Fetterman and Oz storm Pennsylvania as race tightens up

Pennsylvania 2022 midterm election

PHILADELPHIA (NewsNation) — Pennsylvania Senate candidates Lt. Gov. John Fetterman and Dr. Mehmet Oz are criss-crossing the commonwealth as polls show they’re neck-and-neck in a heated race.

It has been a contentious matchup between the two candidates as they both vie to snag the seat of retiring Sen. Pat Toomey (R-Pa.). Recent polling shows Fetterman with a slight lead in a tight race.  

The closely watched Pennsylvania race will be a whirlwind for both candidates as they hit the home stretch with Election Day one week away. This comes as the race’s winner could determine the balance of power in the U.S. Senate, which is why both parties have spent millions in TV ads courting voters.

Fetterman started the weekend making an appearance at the same reception in Philadelphia where both President Joe Biden and Vice President Kamala Harris made a joint appearance on the campaign trail on Friday. From there, Fetterman made multiple campaign stops across the city.

Fetterman needs the Black vote in Philadelphia if he has any chance at winning. Black voters are at the center of an increasingly competitive battle in the race that could tilt control of the Senate, as Democrats try to harness outrage over the Supreme Court’s abortion decision and Republicans tap the national playbook to focus on crime in cities.

Philadelphia is also home to the largest base of Democratic voters in the commonwealth, but it means nothing if there’s poor turnout next week.  

Fetterman acknowledged his debate with Dr. Oz last week wasn’t easy as he continues his recovery from a stroke he suffered in May.

“I had a stroke, as I know, as you all know, but Dr. Oz never let me forget that. What kind of a doctor wants someone that was sick to remain sick,” Fetterman said. “But there’s another truth: I’ll be much better in January, but he’ll still be a fraud.”

Oz spent part of his weekend near Philadelphia in Bucks and Montgomery Counties where the Republican base is stronger. The Oz campaign knows it needs to do well among suburban voters, due to Oz having a hard time making a strong connection with Black voters in Philadelphia.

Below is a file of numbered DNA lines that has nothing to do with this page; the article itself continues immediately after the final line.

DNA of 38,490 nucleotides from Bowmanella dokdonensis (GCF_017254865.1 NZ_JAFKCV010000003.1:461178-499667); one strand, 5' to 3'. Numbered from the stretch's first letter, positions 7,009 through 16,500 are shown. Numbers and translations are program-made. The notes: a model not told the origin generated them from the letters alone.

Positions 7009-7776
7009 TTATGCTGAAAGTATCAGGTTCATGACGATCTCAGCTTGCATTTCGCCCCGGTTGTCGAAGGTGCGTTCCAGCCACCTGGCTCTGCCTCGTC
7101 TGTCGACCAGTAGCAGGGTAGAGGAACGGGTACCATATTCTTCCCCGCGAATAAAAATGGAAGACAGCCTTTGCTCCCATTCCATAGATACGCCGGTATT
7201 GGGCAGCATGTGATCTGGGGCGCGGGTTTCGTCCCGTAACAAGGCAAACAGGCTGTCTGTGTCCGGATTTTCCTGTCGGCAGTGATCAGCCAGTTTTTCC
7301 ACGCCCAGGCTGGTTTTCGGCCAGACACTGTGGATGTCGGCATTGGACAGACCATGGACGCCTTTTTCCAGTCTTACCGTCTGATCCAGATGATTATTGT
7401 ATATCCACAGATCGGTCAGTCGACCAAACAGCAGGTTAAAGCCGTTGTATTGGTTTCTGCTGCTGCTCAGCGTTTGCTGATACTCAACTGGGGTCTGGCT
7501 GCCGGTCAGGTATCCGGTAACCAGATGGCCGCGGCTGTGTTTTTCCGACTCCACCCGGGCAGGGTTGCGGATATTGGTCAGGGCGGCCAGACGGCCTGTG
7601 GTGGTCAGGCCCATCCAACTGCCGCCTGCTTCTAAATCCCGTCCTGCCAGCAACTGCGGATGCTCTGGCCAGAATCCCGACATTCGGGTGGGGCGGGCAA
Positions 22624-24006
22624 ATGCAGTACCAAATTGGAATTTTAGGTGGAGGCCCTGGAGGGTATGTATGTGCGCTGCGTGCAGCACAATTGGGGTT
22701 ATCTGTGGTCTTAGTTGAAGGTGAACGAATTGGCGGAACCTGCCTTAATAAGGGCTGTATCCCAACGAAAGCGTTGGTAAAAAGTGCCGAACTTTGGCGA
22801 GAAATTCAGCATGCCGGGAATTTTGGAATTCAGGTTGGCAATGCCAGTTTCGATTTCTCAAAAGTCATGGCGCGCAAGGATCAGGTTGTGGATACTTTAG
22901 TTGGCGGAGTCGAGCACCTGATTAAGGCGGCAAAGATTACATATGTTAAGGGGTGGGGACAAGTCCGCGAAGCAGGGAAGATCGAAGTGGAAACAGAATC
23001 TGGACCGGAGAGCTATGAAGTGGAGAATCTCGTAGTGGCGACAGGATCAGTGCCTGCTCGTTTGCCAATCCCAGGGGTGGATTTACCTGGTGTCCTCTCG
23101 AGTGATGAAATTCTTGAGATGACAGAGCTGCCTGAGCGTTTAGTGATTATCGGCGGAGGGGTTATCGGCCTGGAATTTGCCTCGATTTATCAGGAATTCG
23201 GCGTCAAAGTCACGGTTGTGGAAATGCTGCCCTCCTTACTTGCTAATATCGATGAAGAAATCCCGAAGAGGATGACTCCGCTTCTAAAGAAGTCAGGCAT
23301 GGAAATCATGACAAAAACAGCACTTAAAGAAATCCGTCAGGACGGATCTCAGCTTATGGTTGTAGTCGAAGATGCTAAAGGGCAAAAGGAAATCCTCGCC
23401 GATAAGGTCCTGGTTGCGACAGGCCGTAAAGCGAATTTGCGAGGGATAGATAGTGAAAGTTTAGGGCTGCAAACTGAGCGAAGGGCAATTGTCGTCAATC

For Oz, crimes is a primary thrust. He has held two public safety-themed town halls in Black communities, suggesting that Democrats have failed to protect them from violence and drugs.

“My opponent John Fetterman has argued that we should decriminalize all drugs and create heroin injection sites. I went to a heroin injection site in Philadelphia; did an event there to point out that no one wants it in their back yard because it brings crime, and giving people the ability to take heroin long term is not a survival strategy,” Oz said.

Republicans frequently point to gun violence in Philadelphia and have sought to undercut one of Fetterman’s avenues of appeal to Black voters: his efforts as lieutenant governor to free the over-incarcerated, rehabilitated or innocent. Republicans cast it as freeing dangerous criminals to roam the streets.

Fetterman and Democrats call that a lie and fearmongering that underestimates support among Black voters for giving second chances. And they say Black voters know they can trust Fetterman to support the things they care about, like voting rights legislation in Congress.

Both candidates say they experienced a surge in support after last week’s debate. Fetterman’s camp says it raised more than million dollars in contributions.

Meanwhile, the Philadelphia Inquirer newspaper took a lot of criticism after a group of the paper’s columnists and contributors said Fetterman won last week’s debate. The group members said Fetterman may have struggled at times with his speech, but he was more direct in answering questions while they say Oz seemed more like a slick salesman — Republicans say that’s ridiculous.

The Associated Press and The Hill contributed to this report.

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